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July 16, 2018

Humatics: Microlocation tech aims to improve human/robot interaction

David Mindell, MIT Professor in Aerospace Engineering and the History of Technology, is the author of five books, including the recent “Our Robots, Ourselves.” He’s also a pilot and an expert on automated underwater subs who has collaborated with Titanic discoverer Robert Ballard and others in more than 25 underwater explorations. In 2015, he launched a Cambridge, Mass. startup called Humatics that is developing a microlocation system for positioning people and objects down to the millimeter scale.

“Our mission is to revolutionize the way we locate, navigate, and collaborate between people and machines,” says Mindell, CEO of the 25-person company. The Humatics technology was not developed at MIT, but “we build on work from MIT,” says Mindell. The company has also benefited from MIT’s various venture startup services, and has been selected as member of MIT ILP’s elite STEX25 (Startup Exchange 25) accelerator program.

Humatics, which counts Ballard and Apollo 15 astronaut and MIT graduate Dave Scott among its scientific advisors, is initially targeting its technology at industrial automation. The primary mission is to streamline the choreography of robots and humans working together in factories. The application has more in common with deep-sea exploration than you might expect.

David Mindell
Founder & CEO

“Humatics incorporates lessons we have learned in robotics and automation in extreme environments, such as the deep ocean, outer space, aviation, and some military environments,” explains Mindell. “Our microlocation technology is based on work I did in the 1990s on sonar for high precision navigation of robots in deep ocean. From a navigation standpoint, factories have a lot in common with the deep ocean. There’s no GPS, a lot of noise, and only a few fixed beacons to work from.”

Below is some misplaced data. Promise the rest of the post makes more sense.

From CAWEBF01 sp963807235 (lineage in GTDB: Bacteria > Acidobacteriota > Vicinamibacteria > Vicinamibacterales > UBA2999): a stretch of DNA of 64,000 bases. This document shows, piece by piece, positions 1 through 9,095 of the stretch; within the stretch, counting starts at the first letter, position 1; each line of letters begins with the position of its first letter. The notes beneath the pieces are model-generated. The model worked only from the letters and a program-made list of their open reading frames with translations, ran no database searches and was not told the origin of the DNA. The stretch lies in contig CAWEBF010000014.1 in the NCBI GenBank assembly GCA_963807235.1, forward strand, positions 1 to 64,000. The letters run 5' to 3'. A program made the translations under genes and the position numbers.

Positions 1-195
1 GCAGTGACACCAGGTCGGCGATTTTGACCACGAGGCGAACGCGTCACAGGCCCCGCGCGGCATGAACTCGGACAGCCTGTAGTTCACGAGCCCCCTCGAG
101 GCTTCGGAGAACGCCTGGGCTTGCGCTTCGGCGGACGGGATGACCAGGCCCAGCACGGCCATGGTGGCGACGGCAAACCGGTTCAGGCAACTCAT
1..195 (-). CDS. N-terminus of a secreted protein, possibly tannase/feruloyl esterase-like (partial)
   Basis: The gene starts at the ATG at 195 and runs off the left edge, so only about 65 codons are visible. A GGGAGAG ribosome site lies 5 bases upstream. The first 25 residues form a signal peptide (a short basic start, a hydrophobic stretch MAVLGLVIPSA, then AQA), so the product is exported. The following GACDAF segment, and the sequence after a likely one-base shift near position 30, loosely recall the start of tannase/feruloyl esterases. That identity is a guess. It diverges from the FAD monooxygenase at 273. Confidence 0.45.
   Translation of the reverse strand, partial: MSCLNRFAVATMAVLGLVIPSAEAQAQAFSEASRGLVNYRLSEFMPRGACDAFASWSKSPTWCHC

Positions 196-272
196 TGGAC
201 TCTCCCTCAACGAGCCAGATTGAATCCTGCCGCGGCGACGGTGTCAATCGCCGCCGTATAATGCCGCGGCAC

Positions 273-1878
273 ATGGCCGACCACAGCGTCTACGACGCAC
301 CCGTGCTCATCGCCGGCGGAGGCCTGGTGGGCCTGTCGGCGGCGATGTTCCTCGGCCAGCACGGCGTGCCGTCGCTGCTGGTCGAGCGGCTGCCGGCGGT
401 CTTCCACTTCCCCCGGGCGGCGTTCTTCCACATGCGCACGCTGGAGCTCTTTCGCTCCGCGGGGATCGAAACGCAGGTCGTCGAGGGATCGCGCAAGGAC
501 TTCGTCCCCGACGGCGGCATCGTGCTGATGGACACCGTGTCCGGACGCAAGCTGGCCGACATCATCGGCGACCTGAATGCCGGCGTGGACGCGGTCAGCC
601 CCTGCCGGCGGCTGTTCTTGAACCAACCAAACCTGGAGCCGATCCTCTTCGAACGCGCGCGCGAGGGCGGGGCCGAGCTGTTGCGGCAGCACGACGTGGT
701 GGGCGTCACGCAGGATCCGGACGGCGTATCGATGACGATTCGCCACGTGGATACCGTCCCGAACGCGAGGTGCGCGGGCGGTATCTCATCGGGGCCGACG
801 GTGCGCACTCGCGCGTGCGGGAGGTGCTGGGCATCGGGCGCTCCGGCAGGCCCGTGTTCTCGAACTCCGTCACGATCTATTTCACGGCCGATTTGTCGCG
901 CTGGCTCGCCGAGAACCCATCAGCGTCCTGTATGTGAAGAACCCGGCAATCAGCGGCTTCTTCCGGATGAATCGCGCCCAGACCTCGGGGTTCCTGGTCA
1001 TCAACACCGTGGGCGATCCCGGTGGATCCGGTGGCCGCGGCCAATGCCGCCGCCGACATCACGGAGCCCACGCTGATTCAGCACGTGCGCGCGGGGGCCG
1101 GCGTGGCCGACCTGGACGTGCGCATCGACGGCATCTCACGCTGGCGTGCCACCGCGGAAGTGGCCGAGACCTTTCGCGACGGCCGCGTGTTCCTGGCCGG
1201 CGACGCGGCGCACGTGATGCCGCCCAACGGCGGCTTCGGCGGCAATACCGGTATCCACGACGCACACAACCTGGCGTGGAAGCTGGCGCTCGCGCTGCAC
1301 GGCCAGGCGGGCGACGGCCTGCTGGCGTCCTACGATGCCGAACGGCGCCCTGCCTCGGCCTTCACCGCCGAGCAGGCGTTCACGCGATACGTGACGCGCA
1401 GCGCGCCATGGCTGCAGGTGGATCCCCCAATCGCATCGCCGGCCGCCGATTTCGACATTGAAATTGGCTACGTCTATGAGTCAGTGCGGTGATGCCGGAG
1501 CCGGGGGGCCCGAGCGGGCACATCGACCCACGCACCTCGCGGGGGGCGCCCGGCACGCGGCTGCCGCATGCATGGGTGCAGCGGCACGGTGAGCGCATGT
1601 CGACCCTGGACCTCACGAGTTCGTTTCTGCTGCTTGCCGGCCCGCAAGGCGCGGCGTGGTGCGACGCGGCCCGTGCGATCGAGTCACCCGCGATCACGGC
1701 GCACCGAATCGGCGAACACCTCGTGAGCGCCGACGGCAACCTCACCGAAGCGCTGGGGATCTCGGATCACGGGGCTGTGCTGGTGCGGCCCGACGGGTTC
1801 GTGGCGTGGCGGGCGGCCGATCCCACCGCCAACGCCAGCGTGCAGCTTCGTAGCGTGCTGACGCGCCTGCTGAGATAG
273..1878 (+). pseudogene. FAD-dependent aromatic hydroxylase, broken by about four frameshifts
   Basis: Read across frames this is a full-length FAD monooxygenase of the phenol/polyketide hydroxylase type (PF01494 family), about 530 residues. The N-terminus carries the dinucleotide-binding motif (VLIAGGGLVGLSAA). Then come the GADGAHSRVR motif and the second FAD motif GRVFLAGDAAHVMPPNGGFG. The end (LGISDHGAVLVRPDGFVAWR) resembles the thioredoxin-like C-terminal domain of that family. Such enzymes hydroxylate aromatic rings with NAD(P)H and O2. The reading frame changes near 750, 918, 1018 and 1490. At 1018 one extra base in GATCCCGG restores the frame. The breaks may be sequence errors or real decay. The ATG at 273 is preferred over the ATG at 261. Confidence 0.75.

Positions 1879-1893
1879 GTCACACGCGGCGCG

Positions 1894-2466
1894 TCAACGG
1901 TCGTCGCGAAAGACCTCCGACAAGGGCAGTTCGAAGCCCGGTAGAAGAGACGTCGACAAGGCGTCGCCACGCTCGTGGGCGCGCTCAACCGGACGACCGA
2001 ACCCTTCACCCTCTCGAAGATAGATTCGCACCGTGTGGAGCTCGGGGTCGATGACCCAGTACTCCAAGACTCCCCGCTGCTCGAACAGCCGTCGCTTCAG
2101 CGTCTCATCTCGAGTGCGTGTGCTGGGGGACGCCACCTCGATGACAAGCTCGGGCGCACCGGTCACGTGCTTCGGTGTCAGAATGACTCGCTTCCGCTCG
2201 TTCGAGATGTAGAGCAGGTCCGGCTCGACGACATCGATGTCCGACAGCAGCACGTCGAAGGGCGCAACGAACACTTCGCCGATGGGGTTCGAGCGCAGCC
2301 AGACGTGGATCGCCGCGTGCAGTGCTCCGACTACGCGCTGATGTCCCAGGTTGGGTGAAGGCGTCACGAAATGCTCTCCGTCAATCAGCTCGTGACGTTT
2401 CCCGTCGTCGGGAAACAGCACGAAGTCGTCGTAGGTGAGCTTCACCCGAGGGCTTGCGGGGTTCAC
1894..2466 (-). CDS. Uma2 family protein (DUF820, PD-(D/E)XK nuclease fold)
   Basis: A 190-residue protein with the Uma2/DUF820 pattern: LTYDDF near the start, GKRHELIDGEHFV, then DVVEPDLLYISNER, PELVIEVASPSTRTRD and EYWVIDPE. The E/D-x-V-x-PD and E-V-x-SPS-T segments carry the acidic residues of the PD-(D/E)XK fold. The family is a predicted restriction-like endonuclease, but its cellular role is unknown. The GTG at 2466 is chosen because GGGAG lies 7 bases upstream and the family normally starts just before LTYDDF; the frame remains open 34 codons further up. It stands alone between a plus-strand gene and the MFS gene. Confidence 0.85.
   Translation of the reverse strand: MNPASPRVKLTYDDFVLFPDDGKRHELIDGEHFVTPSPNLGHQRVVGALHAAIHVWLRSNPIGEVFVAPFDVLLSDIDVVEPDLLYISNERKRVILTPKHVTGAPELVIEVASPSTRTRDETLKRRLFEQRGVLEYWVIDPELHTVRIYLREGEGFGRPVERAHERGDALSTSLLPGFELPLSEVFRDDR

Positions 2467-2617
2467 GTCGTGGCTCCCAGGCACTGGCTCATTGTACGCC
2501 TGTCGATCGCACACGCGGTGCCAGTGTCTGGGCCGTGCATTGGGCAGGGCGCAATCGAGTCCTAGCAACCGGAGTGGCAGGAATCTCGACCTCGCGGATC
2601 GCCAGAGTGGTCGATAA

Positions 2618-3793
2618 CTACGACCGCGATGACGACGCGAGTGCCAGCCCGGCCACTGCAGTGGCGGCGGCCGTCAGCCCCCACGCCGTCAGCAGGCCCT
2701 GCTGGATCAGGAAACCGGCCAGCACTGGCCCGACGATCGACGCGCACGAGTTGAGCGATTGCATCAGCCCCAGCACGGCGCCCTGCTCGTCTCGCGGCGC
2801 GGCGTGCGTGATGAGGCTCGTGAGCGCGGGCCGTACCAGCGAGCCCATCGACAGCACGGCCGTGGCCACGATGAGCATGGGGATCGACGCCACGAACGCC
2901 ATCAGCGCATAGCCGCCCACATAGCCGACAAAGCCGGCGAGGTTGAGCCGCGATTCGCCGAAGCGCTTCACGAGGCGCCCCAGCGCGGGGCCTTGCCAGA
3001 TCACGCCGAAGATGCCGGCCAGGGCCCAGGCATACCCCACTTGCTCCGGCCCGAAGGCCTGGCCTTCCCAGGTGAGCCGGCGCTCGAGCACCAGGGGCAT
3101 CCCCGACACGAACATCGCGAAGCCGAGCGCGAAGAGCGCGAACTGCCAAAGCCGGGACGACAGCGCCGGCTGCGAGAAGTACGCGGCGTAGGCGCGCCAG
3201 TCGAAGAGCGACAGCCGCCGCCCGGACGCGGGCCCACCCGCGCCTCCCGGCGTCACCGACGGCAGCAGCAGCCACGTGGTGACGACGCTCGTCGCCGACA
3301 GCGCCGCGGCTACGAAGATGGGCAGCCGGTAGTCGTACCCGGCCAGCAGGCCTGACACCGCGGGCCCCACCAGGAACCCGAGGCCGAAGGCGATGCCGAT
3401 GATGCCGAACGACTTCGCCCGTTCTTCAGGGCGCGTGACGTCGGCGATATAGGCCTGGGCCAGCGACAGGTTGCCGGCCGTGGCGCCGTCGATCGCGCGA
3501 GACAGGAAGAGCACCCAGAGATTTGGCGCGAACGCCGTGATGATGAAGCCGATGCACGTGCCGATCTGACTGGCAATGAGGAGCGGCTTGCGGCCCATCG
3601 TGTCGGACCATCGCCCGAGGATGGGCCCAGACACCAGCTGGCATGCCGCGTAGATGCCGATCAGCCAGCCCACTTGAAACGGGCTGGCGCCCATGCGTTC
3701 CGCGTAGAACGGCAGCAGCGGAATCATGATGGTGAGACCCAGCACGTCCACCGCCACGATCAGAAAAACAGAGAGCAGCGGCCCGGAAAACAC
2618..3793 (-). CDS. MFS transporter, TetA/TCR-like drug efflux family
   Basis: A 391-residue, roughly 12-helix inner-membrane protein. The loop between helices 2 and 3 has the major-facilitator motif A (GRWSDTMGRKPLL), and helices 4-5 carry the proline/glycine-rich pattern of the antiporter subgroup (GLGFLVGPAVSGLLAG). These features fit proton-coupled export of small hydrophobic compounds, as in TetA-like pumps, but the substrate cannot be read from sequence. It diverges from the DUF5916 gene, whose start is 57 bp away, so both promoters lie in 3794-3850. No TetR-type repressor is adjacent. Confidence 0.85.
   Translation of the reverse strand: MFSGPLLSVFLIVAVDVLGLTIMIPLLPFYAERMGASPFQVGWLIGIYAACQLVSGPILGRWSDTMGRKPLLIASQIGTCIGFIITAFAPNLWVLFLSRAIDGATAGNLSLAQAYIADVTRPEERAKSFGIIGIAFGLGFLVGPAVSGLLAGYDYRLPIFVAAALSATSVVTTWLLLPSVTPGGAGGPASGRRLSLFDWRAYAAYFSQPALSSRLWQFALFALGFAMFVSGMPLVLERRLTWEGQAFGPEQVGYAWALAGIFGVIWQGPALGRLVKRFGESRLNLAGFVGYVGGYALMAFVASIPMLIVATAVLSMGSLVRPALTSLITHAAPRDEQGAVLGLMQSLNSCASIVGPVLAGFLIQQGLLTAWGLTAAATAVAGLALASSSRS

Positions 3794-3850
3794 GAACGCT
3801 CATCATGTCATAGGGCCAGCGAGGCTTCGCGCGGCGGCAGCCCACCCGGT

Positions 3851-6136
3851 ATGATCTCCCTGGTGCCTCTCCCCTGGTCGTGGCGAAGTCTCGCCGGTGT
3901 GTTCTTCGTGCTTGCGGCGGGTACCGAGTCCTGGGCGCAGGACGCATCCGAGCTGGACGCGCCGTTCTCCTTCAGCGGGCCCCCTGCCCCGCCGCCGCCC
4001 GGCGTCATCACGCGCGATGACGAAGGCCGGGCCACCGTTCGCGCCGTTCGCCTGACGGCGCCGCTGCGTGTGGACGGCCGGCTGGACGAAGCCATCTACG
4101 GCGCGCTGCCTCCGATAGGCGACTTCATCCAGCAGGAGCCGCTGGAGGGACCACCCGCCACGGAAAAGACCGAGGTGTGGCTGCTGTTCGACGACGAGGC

For years, Mindell has sought to translate sonar technologies into new terrestrial applications, but only in the last few years has it become feasible, driven in part by developments in automotive radar. “We’re driving the Moore’s Law for radar,” says Mindell. “Costs are coming down to the point where small, short-range radar can be brought to bear on robotics and autonomous systems.”

The RF-based Humatics technology is unlike traditional sonar, radar, or LIDAR, in that it doesn’t do “blobology on reflective echoes,” says Mindell. “However, it uses a lot of the same core technologies. Unlike GPS, it can work indoors, and is not limited to an uncertainty range of three to nine meters,” says Mindell. “Almost all robotics and human work happens within a much smaller circle.”

Humatics technology won’t replace all the sensor systems in a factory, says Mindell. Yet, he adds that “Right now there’s no solution for millimeter scale precise positioning in the harsh environment of manufacturing where there are strange lighting conditions and lots of stuff moving around.”

The Humatics technology, differs from most sensor and machine vision solutions used with robotics in that it doesn’t perform blobology, which Mindell describes as “looking at a big dot cloud of echoes and try to apply different algorithms to get 80 percent certainty.” Instead, the microlocation system can pinpoint multiple transponders within a 30-meter range, each of which has a unique digital tag.

“You might wear a wristband, or have safety equipment with built-in transponders, or they can be attached to robots, workpieces, or engine parts,” says Mindell. “We know exactly what and where each transponder is and how far it is from other transponders -- not just how far an object is from your hand, but how far it is from a particularly point on your hand.”

Uncaging the robots
Millimeter-scale precision is essential for the growing efforts to free robots from their cages and let them work with people. “The robotics industry is transitioning,” says Mindell. “Now the innovations are not so much in the robots as in the applications, use cases, and environments that allow them to work in human settings. Most robots are still inflexible clockwork mechanisms doing repetitive tasks. We’re interested in making robots more flexible and collaborative, and less walled off from humans. Right now, we still have a very stand-off relationship with most robots, and for good reason – they can kill you. That’s changing, but we have a long way to go in improving communications, mutual awareness, and safety.”

To improve safety and productivity in a mixed workspace, Humatics has developed spatial technology algorithms that work with the microlocation network to track mobile humans and robots. “Our Spatial Intelligence Platform ™ tracks and analyzes how people and machines and parts move through the factory,” says Mindell. “We can then gather the tremendously rich information from those motion paths, and compare it to a larger database.”